Saori has always disliked her gay father and has lived her life denying his existence. One rainy day she receives a visit at work from a young man called Haruhiko. He tells her that her father is dying of cancer and that the nursing home he operates is in danger of closing. Out of curiosity and debt, Saori goes to visit her father at the House of Himiko, a nursing home for gay old men. It is a sad place but filled with sardonic good cheer. Surprised but pleased, Haruhiko shows her around. The old men who live there are delighted. Saori is at first repelled by the relationship between Haruhiko and Himiko but she soon sees that their feelings are genuine. She begins taking an interest in keeping the nursing home alive... Add Synopsis In Spanish
Cast & Credits
Take note that I watched the second half of the film without subtitles and relied on my very little Japanese. But despite that, the film isn't short of what it intends to do. The contrast is particularly strong here.
The narration straight-up unfolds the narration and the setting. And we are introduced to Saori (Kou Shibasaki) who's always in a scowl, looks pissed and feels frustrated. That frustration bubbles up when the she starts working at the House of Himiko.
And the film takes time to get to know the characters through Saori's eyes. Hence, it's not a narrative that just focuses on homosexuality alone but also how others come to accept them. Saori's hatred is apparent. She refuses to hide her anger. Her disgust. She lets it out. To the people there. To her father (Min Tanaka). To Haruhiko (Joe Odagiri). But like Saori, these characters don't flutter. They remain themselves.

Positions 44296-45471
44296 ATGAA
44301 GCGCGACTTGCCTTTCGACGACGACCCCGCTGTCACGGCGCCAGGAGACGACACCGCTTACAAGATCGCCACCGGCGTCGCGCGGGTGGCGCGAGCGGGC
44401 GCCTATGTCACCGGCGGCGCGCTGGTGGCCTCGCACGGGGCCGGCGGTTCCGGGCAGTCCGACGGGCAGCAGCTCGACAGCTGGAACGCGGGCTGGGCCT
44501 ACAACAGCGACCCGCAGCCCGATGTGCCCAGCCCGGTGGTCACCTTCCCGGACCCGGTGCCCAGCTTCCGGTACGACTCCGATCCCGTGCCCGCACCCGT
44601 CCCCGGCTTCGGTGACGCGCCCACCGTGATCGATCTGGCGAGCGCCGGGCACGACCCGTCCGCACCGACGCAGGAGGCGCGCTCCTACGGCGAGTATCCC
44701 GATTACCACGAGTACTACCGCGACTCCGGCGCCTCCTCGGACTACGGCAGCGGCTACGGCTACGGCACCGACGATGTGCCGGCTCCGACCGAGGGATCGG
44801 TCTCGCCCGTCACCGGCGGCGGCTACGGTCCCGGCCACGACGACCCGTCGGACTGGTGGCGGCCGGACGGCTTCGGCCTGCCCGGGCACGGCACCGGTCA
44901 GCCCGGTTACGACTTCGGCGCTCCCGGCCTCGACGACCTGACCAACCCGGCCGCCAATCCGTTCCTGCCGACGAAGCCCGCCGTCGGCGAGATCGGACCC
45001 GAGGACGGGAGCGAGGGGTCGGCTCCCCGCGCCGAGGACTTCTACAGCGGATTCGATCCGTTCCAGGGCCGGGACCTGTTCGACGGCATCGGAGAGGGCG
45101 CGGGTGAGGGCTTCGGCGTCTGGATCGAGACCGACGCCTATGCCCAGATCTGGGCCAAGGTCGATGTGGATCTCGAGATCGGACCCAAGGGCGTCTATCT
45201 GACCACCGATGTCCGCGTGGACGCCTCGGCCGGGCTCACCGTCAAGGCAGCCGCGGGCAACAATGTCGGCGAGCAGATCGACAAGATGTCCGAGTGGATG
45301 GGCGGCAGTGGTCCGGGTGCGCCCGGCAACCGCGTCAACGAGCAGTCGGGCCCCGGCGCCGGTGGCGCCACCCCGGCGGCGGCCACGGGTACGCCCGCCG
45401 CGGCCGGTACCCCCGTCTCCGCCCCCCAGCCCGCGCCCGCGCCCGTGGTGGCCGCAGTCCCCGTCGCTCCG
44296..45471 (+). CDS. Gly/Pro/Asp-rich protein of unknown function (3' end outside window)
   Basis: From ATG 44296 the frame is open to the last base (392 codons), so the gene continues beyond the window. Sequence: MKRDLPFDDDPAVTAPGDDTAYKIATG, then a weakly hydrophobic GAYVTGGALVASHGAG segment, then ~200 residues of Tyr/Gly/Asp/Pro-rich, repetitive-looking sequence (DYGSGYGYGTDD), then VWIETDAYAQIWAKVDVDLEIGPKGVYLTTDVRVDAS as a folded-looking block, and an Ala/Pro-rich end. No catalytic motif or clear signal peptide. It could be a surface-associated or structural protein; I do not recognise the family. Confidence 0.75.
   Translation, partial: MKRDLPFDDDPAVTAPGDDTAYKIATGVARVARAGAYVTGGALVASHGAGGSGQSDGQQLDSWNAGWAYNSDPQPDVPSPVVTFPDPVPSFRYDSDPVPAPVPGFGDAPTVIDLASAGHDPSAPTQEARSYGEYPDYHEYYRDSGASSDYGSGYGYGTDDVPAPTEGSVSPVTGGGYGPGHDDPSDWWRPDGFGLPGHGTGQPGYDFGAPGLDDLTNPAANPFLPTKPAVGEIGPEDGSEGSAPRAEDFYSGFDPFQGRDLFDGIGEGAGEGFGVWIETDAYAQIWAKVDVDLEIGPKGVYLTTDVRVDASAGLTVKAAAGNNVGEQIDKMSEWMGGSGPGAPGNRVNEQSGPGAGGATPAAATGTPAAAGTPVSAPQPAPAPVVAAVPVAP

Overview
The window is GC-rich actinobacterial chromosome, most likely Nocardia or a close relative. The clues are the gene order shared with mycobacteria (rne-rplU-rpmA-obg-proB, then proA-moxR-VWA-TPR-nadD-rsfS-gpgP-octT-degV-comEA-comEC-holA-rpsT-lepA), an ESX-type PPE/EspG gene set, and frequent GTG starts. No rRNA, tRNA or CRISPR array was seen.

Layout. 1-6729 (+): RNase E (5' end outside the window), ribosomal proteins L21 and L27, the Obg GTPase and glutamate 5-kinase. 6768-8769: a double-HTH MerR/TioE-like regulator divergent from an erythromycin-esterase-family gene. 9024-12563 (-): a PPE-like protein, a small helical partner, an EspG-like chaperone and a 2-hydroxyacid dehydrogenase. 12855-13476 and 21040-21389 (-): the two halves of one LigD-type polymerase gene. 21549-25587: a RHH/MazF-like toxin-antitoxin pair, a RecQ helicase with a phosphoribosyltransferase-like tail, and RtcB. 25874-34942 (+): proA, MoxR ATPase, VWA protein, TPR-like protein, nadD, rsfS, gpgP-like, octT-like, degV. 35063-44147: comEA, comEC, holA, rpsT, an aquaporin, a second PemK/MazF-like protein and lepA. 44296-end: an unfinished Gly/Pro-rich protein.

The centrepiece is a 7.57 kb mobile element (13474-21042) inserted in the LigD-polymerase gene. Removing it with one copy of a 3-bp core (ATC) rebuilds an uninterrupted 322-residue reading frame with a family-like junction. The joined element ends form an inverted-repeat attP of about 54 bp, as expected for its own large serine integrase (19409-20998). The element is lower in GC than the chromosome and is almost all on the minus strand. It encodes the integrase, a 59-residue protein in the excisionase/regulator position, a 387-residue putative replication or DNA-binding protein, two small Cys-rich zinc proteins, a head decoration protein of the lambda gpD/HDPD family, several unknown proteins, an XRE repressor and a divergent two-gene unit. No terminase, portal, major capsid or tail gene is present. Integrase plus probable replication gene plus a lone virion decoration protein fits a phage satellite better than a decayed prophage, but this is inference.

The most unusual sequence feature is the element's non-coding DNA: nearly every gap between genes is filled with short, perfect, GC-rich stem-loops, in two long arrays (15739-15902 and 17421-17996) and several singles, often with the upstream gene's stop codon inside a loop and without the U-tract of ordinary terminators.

The film magnifies how people put on this wall, creating their own disillusionment and why this exists. Haruhiko tries to act together. But eventually breaks down later. Saori hates her father for leaving her and her mother but doesn't really take the time to know why, standing by the wall she built—that wall of hatred.
The House of Himiko acknowledges that its characters are not perfect but it also looks at these choices with reason and forgiveness. By looking at the backstory of these gay men, it gives them a backbone, making their stories understandable. Undeniably, the film does still have tacky stereotypes of dance number, cosplay and pretty boys. But ultimately, these stereotypes do not hinder the characters and what the film wants to show.
Kou Shibasaki here, barefaced, deglamourized is able to show her versatility as an actress. In the beginning, her face is full of utter distain, disgust. But later on, we see her smile and dance. Min Tanaka, despite his few lines gives an amazing performance. He embodies a seductive yet masculine look despite being a dress. He has power and he holds it right.
Of course I am fangirling over Joe Odagiri. And I cannot believe he was already 29 in this film. I refuse to believe it. But the heartthrob's character here is nothing short of Odagiri's trademark of a quiet, charismatic damaged soul.
Perhaps the lack of subtitles at the second half of the film did left me with question marks. But I gathered that the film's focus on sexuality doesn't only relay on its gay characters but if sexual tension is enough to form a relationship on Saori's part. I mean, I wouldn't be able to resist Joe Odagri too.